What is classic clothing?

The simplest explanation of classic clothing is:

Classic = understated, functional and well-made.

Identifying a classic item

You can identify a classic item, or an item that has the potential to be a new classic, by these guidelines:

  • Tends to have lean, simple lines, aren’t overly fussy or brightly-coloured, and are sedate.
  • Often neutral-toned, to go with a variety of other items worn with them.
  • Often they seem even a bit boring by themselves!
  • Designed well to be fit for purpose i.e. they do a good job at what they’re supposed to do.
  • Often (but not always) made of natural fibres that tend to look good and last longer, and breathe.
  • Don’t tend to date. Their lines and style are not overly representative of the era they were designed in.
  • Not offensive, gaudy or attention-seeking in any way.
  • Many classics derive from workwear and menswear and have been adapted, over time, to gender-specific forms.
  • Classics can come from high end fashion houses right through to low-cost budget stores. They may cost more, but don’t have to.
  • Classics tend to look good on a variety of human frames, weights and shapes.

Does classic have to mean expensive?

No. However, good quality tends to cost more because more effort has gone into its manufacture.

For example, a heavier weight, double-stitched white t-shirt (a classic) is going to cost more than a cheaper, light-weight t-shirt from a budget store.

If they’re cut well, both can look good, but the heavier weight item will hang better and wear better over time.

Does classic have to mean black?

No, although many classics tend to come in black, because black is serviceable and shows less wear and tear.

Black is currently favoured at all levels of fashion because darker fabrics tend to look more expensive than lighter coloured fabrics at the same price / quality point.

Black also tends to suit people of a Chinese background (“winter” colouring in the Colour Me Beautiful four season system).

Much of our current clothing is being designed and manufactured in China, so the browns, fawns, camels and russets that used to be more commonly found in Western fashion and which do not suit Chinese colouring are disappearing rapidly from mainstream fashion.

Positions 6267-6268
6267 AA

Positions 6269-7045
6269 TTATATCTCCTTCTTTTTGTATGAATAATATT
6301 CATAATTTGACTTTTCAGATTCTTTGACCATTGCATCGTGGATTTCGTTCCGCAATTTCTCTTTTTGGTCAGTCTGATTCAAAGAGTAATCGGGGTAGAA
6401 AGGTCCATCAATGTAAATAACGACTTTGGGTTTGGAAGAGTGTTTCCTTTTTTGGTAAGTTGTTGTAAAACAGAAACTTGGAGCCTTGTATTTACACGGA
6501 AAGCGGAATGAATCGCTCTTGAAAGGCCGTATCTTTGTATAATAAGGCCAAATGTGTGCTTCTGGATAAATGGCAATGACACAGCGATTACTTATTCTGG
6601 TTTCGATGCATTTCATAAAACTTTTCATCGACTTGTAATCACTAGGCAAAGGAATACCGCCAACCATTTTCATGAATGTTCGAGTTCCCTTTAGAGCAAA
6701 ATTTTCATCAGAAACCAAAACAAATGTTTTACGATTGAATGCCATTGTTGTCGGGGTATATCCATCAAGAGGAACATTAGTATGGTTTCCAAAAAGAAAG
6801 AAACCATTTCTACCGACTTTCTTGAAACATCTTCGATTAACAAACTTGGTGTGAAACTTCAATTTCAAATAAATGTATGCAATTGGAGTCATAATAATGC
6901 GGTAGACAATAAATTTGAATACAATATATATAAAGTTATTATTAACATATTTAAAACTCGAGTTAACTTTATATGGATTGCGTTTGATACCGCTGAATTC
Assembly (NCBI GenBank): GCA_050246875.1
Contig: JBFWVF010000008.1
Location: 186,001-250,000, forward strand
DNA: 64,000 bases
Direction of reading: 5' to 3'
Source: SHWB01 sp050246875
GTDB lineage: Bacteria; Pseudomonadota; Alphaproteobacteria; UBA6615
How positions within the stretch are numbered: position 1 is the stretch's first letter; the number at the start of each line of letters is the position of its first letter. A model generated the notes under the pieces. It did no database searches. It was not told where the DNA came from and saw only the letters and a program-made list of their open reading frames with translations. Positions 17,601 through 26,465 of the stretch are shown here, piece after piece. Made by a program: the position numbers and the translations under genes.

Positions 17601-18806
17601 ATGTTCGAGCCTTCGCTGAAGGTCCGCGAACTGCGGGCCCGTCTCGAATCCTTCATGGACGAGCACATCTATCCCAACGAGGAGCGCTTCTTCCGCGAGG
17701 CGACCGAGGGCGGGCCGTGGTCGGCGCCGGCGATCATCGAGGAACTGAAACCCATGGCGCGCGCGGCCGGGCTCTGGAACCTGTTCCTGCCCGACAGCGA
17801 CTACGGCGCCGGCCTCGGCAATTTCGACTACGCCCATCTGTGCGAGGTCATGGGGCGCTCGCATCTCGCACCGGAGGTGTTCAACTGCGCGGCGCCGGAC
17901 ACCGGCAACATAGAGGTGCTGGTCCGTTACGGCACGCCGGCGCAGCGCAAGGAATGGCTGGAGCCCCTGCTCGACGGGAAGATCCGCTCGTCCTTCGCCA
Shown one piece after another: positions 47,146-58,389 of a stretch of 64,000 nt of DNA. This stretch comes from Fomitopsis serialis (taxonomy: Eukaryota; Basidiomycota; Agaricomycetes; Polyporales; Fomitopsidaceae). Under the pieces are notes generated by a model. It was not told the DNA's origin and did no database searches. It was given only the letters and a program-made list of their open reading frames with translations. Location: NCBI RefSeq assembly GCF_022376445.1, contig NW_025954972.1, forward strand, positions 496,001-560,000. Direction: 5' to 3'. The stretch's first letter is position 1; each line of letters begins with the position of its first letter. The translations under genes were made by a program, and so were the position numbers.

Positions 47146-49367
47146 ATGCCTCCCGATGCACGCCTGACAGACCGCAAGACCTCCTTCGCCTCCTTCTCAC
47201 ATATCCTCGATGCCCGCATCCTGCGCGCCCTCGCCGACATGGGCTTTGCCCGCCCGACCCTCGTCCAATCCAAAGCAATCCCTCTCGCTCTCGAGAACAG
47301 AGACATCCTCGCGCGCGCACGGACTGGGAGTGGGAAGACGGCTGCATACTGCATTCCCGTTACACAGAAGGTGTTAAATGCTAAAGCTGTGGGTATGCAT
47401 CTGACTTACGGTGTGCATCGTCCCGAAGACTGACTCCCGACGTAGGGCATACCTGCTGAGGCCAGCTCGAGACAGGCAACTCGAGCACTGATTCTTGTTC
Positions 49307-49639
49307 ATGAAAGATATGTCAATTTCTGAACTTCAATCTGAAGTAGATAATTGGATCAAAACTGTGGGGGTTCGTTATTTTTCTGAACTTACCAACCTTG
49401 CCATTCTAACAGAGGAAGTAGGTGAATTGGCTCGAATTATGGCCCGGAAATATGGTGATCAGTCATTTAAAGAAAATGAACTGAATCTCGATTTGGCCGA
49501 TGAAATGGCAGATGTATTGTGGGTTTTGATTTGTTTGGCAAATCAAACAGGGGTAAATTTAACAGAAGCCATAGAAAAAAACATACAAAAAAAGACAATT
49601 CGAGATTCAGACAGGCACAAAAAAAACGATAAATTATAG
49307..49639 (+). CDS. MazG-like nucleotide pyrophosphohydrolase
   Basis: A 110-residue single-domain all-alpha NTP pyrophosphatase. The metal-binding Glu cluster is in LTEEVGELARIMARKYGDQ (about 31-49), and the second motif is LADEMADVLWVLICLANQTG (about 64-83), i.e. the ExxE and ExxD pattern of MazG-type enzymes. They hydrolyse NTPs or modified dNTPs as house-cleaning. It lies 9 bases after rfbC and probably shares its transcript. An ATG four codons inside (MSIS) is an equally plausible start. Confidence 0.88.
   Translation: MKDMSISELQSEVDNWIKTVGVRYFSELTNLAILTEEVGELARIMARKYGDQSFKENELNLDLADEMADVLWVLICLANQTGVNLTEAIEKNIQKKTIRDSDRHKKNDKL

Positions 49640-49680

Does classic have to mean natural fibres, such as wool, silk, leather and suede?

No, but natural fibres tend to breathe better, meaning they need less washing and don’t get sweaty. Visualise how it feels to wear a leather jacket compared to a PVC jacket and you’ll get the idea!

Natural fibres also tend to look better, and an untrained eye can easily spot the difference in a lot of cases. Natural fibres tend to have status as well as being more comfortable and durable to wear, especially when it comes to shoes (leather), knitwear (merino and other wools) and evening wear and lingerie (silk). And most of the higher-end designers prefer to work with natural fibres.

Although we have developed a lot of incredible man-made fabrics, few of them have the appeal of naturally sourced fibres. Yet.

Is an item “classic” for me no matter what my age and weight?

No. Some things just don’t suit some people. Most things don’t suit all people. I live in jeans, but I have friends who never wear them. Neither of us is wrong, we’re just different.

Choose the items that work well, for you, in your body, here and now.

Likewise, your weight can make a huge difference in how classic items look. For example, larger women often need more volume in dresses below the waist to balance a larger bust and forearms, so sheath dresses (great on leaner women) are hard work for bigger gals to wear well, while swing dresses can look incredibly sexy.

Accept your body in all its uniqueness, and work with what you have.

What items are never going to be classic?

Anything with excess detail, lots of bling, large logos or brand names emblazoned on them, knock-out colours, or a skin-tight fit is a pretty safe bet for dating really quickly.

This suit manages to be both boring and obnoxious at the same time. Truly horrible.

This suit manages to be both boring and obnoxious at the same time. Truly horrible.

Why don’t classic clothes ever date?

They do. See my comments below about Levis 501’s, and business jackets from the 1980s.

However, classic items tend to span a few fashion seasons at least, and some span decades.

Plain black leather ballet flats, if good quality, are a good example. There’s nothing to date. I remember wearing flats in the 1980s, and I had friends wearing them in the 1970s, although they never reached the huge popularity they now have until recently. I’d say they’re a great investment – but time will tell!:)

What classic clothes are the best investments?

Classic items that you like, will wear and enjoy, and that suit you and your lifestyle are the best investment. That sounds obvious, but there’s no point in buying great suits if you are a stay-at-home mum who needs great casual wear!

I’ll talk about some of the best and worst “classic” clothing in a follow-up post.

What if I don’t suit a classic look?

Not everyone suits a “classic” look, especially those of us who look better in more relaxed, easy-going clothing, but I believe everyone needs staple items in their wardrobe that make up the backbone of their wardrobe and that they can turn to again and again.

In my case, my staples are jeans, shirts, jackets and boots. They’re classics and won’t date quickly, but my look is casual and easy-going.

“Classic” can mean anything you want to, in how you look overall, but it should always mean good quality, good value (cheap isn’t necessarily good value!), a good fit, and comfort.